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  • Worried mom

    This is a great article. More needs to be done about the easy access kids have to porn. You never hear about this scary epidemic on the news. We tell kids “don’t do drugs” and “don’t text and drive” which are equally important, but I believe there needs to be a campaign more widely advertised to protect our children from online porn. I have restrictions set on my 13 year old sons phone and only I know the code. I have his internet search settings on so he can’t access adult websites. He doesn’t like the restrictions but to me it’s necessary. I’m so afraid of what will happen with this generation of kids with iPhones and tablets etc whose parents haven’t set any restrictions on them.

  • drrichardnorris

    Every parent needs to be vigilant if they truly care about the growth and development of their kids. We also need to be engaged with our kids daily life including their friends etc.

    I cannot fathom how some people see porn as okay when it causes so much harm in marriages and denigrates intimacy between man and a woman into something purely physical not to mention the men and women who are lured into the industry.

    Thanks for reminding me to pray about this for my kids, my family and society as a whole.

  • Wife

    Its overwhelming how vigilant we have to be and discouraging trying to keep up. Technology is changing so fast as a working mom I am not able to keep up with the many ways kids can go around the blocks put in place.
    I know that throwing away all the technology is not the answer, but sometimes I’m tempted.
    I feel like I need constant advice in the many areas I need to watch out for. I don’t have cable tv, but I have netflix, and when placing restrictions, I found some of my teenagers just went around me and visit websites that show all the tv shows that I would not allow in my home. I can’t keep up. That avenue is worst then having the cable stream through your living room. I shut off the internet in my home when I go to bed to eliminate internet browsing at night when everyone’s asleep. That helps. Even my teenager who has openly confess struggling with porn admits that was something he needed however what more can I do when its open all around them any hour of the day, by anyone in their lives.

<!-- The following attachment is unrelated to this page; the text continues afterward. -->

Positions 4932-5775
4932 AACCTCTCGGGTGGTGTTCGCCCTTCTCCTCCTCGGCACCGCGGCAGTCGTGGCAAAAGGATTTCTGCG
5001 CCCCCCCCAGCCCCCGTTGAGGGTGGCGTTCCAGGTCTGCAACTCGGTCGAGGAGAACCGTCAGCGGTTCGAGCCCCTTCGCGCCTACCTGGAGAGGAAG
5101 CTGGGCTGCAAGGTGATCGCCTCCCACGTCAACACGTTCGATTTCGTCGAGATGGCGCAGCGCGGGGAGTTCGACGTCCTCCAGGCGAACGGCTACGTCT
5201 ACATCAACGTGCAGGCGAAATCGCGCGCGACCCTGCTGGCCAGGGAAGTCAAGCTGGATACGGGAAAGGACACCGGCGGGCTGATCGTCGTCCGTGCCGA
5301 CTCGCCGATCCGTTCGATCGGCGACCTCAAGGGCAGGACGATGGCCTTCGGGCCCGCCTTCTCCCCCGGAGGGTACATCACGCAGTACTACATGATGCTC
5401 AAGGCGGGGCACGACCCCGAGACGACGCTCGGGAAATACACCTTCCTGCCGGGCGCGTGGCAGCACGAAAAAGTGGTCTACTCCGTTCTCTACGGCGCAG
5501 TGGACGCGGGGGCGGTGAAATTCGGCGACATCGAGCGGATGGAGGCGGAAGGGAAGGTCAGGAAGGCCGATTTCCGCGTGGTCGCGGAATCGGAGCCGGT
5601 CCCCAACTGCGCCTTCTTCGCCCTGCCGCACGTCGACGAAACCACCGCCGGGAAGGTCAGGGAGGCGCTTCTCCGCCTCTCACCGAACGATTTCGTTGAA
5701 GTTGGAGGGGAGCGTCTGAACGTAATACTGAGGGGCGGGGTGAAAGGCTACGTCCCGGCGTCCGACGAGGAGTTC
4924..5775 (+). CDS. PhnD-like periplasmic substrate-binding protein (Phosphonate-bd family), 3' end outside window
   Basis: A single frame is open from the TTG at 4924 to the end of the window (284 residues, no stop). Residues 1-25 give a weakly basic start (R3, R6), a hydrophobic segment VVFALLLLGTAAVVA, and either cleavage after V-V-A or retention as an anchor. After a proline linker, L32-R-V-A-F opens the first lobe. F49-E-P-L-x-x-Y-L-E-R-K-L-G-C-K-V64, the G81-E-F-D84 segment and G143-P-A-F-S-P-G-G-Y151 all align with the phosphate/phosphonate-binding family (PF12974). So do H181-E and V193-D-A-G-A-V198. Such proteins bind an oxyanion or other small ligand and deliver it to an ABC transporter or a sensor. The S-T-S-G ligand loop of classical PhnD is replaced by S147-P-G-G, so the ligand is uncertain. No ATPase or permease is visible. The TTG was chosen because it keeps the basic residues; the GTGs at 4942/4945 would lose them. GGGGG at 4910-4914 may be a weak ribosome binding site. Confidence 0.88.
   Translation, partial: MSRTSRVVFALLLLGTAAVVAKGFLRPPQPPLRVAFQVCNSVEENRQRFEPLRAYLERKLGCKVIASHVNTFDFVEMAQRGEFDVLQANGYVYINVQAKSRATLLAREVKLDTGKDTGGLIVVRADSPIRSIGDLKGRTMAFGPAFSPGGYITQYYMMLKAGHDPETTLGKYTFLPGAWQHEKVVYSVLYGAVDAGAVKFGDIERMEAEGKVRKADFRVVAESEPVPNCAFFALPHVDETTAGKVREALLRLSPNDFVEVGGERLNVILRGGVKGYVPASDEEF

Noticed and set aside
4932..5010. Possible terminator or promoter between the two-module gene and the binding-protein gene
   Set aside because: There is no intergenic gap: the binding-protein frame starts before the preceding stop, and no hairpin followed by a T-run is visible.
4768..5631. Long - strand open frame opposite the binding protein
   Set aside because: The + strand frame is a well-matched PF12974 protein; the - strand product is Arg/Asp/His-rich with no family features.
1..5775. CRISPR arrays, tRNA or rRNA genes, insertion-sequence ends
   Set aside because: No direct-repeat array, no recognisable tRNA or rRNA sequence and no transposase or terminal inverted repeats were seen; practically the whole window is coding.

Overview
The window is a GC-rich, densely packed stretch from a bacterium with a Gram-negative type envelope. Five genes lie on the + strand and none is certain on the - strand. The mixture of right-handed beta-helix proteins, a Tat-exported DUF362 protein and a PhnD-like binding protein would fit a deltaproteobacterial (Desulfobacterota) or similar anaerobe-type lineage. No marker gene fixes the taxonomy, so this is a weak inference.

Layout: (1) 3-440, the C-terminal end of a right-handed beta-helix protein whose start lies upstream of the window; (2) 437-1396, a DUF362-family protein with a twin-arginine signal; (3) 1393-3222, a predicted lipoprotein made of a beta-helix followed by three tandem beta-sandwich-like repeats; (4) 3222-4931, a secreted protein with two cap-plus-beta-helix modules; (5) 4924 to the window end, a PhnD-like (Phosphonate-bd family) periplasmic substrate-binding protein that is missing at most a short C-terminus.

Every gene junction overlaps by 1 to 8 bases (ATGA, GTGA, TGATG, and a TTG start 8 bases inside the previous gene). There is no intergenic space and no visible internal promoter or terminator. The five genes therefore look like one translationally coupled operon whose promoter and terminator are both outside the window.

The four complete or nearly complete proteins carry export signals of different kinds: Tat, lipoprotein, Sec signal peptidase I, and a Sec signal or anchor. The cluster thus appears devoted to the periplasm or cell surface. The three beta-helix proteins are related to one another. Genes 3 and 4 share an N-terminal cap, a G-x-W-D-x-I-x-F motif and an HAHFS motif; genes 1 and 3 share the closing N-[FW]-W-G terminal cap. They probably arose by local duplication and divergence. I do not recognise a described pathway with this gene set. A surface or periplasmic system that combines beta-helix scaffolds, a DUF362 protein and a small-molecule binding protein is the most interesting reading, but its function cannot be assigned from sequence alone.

This is really a problem.

    • Janette

      I disagree with you on throwing away technology isn’t the answer. I think a nice cheap flip phone is good enough for any kid. If homework is a concern, there’s always the library. Sometimes you have to be a little “extreme”.. but I don’t even consider this extreme. Addictions to technology and pornography are a big deal. If your kids were drug addicts you wouldn’t say that throwing away drugs in the house were extreme. You have to do what’s really in the best interest of your kids.

  • Tina Davis

    One of the best things I have found to share with your boys is session #2 of Andy Stanleys – New Rules for Love, Sex and Dating. It is available free as a download to view and listen to through his ministry. It says that when you view pornography you are going to school. You are being taught that 1. A real woman’s body is not enough 2. Your wife’s body is not enough and 3. that one body is not enough – it is powerful and one of the best teachings to explain the damage that pornography will do long term.

  • Becky

    I would love to see a follow-up article to this that would lay out methods for how to set up protections on phones/computers/tablets/Tvs. Something in a step-by-step format would be extremely helpful.

    • Wife

      That’s a great idea, I would love to see that too. My kids are smarter then me when comes to technology . I need help.